As you may remember, we send our envelopes to Elizabeth Bartucci of Tuccicursive, who did a beautiful job addressing them. Once they came back, I decided to put all of our envelope liners in place. I figured that breaking up the invitation assembly into smaller parts would make it a little less tedious.
We ordered our liners, but they can obviously be made with scrapbook paper or wrapping paper. I think many people use glue sticks to secure their liners, but sometimes glue causes paper to wrinkle or bubble a little bit. Instead of glue, I used adhesive that rolls off tape. I found this little tool in the scrapbook section of the craft store and love it! I think it's officially called a "tape runner." In the picture below, you can see the sheen of the adhesive on the back of the envelope liner. It's not wet at all, so the paper won't wrinkle once the pieces are secured in place.
Labeling RSVP cards has become the norm these days. Once upon a time, people knew exactly what to do when they saw a "M_________________________" on an RSVP card. Perhaps there are just fewer occasions that require a formal RSVP these days and people have forgotten what that line is for? There are always comments on the Weddingbee boards about RSVP cards coming back without any names on them.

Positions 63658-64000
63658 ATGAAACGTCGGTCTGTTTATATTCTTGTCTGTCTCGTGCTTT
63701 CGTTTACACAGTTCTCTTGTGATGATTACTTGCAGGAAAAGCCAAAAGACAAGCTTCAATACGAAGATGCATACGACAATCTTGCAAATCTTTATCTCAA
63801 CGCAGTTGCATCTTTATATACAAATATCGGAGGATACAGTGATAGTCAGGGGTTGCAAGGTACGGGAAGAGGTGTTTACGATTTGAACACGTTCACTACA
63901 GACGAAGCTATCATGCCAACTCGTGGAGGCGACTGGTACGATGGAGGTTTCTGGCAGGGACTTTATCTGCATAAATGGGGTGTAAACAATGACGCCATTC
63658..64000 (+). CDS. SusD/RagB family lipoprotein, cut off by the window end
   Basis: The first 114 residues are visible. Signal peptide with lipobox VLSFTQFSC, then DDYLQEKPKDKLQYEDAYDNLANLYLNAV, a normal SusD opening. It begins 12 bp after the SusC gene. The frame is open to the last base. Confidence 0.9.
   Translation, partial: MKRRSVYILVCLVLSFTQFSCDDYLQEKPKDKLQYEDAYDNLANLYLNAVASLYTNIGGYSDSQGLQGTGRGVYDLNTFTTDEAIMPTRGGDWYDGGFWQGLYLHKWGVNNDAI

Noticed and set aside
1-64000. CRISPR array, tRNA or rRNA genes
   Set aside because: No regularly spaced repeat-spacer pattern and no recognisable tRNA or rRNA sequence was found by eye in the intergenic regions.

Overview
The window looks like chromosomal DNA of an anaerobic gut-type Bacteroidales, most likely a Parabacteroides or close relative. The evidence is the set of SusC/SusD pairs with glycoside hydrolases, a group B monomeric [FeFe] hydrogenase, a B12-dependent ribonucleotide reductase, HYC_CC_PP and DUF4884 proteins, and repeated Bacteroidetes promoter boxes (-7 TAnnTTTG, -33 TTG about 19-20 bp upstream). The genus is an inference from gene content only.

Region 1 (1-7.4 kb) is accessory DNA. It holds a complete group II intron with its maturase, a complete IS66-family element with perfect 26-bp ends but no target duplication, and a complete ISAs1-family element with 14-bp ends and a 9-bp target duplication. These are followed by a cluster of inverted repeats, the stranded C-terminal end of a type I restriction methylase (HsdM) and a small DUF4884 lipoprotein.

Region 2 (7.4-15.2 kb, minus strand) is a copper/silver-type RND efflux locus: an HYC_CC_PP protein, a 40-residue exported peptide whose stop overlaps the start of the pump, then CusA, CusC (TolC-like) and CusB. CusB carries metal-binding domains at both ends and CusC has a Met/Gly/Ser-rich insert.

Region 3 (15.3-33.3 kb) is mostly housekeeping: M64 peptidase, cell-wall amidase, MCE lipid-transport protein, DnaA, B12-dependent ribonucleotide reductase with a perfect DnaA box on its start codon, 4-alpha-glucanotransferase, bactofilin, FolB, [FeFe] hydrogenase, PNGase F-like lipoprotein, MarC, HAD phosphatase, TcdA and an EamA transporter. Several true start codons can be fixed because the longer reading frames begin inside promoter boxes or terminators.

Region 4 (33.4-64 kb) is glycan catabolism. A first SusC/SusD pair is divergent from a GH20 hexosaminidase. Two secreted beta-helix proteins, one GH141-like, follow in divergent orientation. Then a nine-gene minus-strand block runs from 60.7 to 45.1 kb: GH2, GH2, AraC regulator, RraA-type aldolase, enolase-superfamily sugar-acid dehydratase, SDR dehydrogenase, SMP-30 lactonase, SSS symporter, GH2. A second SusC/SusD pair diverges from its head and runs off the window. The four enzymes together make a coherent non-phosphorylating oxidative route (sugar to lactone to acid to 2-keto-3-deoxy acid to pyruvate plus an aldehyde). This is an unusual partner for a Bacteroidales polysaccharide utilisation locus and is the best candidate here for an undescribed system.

The simple solution to this problem is the number the backs of the RSVP cards. In recent years, many brides have used invisible ink pens for this so a guest isn't aware that they are number 62 on the guest list.
I looked for invisible ink pens locally, but couldn't find them. Ordering online seemed like the only option available, but I wasn't too excited about yet another purchase of an item that would be used once. I decided on a very simple, inexpensive alternative. I lifted one of the side flaps of the RSVP envelopes and very faintly penciled in numbers that correspond to the rows on our invitation spreadsheet. If anyone forgets to put their name on their RSVP, I'll just peek inside the envelope to figure out whose card I have.
Look closely! There's a 39 ther
Did you think of any inexpensive alternatives to common wedding practices?